Environmental impact assessment for large carnivores: a methodological review of the wolf Canis lupus monitoring in Portugal

Gonçalo Ferrão da Costa, Miguel Mascarenhas, Carlos Fonseca, Chris Sutherland

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Abstract

The continuous growth of the global human population results in increased use and change of landscapes, with infrastructures like transportation or energy facilities being a particular risk to large carnivores. Environmental impact assessments were established to identify the probable environmental consequences of any new proposed project, find ways to reduce impacts, and provide evidence to inform decision making and mitigation. Portugal has a wolf population of approximately 300 individuals, designated as an endangered species with full legal protection. They occupy the northern mountainous areas of the country which has also been the focus of new human infrastructures over the last 20 years. Consequently, dozens of wolf monitoring programs have been established to evaluate wolf population status, to identify impacts, and to inform appropriate mitigation or compensation measures. We reviewed Portuguese wolf monitoring programs to answer four key questions. Do wolf programs examine adequate biological parameters to meet monitoring objectives? Is the study design suitable for measuring impacts? Are data collection methods and effort sufficient for the stated inference objectives? Do statistical analyses of the data lead to robust conclusions? Overall, we found a mismatch between the stated aims of wolf monitoring and the results reported, and often neither aligns with the existing national wolf monitoring guidelines. Despite the vast effort expended and the diversity of methods used, data analysis makes almost exclusive use of relative indices or summary statistics, with little consideration of the potential biases that arise through the (imperfect) observational process. This makes comparisons of impacts across space and time difficult and is therefore unlikely to contribute to a general understanding of wolf responses to infrastructure-related disturbance. We recommend the development of standardized monitoring protocols and advocate for the use of statistical methods that account for imperfect detection to guarantee accuracy, reproducibility, and efficacy of the programs.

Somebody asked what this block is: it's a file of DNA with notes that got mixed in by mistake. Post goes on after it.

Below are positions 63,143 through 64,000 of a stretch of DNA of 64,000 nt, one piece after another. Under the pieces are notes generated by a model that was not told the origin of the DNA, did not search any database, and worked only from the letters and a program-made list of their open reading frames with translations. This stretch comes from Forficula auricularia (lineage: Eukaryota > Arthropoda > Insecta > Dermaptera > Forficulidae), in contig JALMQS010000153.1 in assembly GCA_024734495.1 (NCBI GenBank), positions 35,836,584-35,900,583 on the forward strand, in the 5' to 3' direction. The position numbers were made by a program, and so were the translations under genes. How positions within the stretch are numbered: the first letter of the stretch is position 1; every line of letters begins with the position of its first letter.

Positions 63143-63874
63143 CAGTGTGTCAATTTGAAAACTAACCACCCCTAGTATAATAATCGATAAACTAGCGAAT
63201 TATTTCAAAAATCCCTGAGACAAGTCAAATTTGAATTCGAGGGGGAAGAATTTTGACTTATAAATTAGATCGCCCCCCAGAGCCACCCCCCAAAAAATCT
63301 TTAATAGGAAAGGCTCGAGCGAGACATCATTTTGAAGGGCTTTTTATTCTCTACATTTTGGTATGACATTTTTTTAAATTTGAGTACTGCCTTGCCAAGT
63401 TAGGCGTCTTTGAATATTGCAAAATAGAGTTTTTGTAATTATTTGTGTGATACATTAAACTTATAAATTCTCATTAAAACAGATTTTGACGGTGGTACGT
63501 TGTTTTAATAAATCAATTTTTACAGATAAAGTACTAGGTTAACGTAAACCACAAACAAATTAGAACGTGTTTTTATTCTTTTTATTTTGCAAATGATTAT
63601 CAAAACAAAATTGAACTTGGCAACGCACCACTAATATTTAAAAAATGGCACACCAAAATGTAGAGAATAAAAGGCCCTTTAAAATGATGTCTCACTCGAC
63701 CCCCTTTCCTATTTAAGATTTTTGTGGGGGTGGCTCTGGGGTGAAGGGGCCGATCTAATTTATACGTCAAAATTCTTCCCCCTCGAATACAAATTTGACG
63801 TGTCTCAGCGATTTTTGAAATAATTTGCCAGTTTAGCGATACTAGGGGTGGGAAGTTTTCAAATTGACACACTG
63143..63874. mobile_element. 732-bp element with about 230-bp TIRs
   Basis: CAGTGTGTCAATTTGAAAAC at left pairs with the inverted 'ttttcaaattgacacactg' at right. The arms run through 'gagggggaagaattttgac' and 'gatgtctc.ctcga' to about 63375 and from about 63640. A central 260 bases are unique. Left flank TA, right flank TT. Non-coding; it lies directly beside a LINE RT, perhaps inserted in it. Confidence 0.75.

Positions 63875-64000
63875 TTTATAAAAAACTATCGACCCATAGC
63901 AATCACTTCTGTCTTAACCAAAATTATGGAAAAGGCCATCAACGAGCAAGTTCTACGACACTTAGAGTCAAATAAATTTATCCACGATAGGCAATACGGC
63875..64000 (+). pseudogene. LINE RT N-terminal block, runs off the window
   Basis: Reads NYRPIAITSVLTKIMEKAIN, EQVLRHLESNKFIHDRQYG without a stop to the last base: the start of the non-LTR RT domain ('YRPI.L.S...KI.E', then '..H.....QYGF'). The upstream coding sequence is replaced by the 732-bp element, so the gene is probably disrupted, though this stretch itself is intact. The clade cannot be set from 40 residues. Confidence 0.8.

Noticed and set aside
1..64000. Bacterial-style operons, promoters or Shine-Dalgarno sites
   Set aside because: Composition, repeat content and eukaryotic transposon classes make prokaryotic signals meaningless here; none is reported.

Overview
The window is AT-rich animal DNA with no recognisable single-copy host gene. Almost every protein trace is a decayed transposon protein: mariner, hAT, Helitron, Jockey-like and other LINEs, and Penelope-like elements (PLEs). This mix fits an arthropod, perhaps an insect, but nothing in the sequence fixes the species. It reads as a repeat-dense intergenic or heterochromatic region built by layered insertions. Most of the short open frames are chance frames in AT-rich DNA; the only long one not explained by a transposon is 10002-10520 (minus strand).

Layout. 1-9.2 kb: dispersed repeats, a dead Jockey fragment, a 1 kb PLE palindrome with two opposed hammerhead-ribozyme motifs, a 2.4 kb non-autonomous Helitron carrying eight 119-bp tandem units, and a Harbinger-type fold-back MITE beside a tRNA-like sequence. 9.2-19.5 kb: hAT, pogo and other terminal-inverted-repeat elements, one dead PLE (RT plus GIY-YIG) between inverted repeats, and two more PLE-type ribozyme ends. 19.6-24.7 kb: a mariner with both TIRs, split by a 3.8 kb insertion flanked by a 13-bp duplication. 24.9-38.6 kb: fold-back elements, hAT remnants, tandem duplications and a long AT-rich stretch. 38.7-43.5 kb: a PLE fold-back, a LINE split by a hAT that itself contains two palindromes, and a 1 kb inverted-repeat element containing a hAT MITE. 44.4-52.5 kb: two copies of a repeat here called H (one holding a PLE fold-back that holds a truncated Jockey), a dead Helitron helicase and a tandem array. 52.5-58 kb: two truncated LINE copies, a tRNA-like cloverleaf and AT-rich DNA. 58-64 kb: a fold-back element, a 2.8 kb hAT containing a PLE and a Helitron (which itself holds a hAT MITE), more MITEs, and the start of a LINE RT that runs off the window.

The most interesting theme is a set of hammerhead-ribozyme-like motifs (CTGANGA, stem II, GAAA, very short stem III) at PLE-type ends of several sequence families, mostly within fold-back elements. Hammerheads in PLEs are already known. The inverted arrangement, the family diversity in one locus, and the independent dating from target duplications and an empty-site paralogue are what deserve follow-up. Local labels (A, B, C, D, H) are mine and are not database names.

Original languageEnglish
Article numbere01230
Number of pages16
JournalWildlife Biology
VolumeEarly View
Early online date18 Jun 2024
DOIs
Publication statusE-pub ahead of print - 18 Jun 2024

Keywords

  • EIA
  • Human infrastructures
  • Imperfect detection
  • Monitoring
  • Wolves

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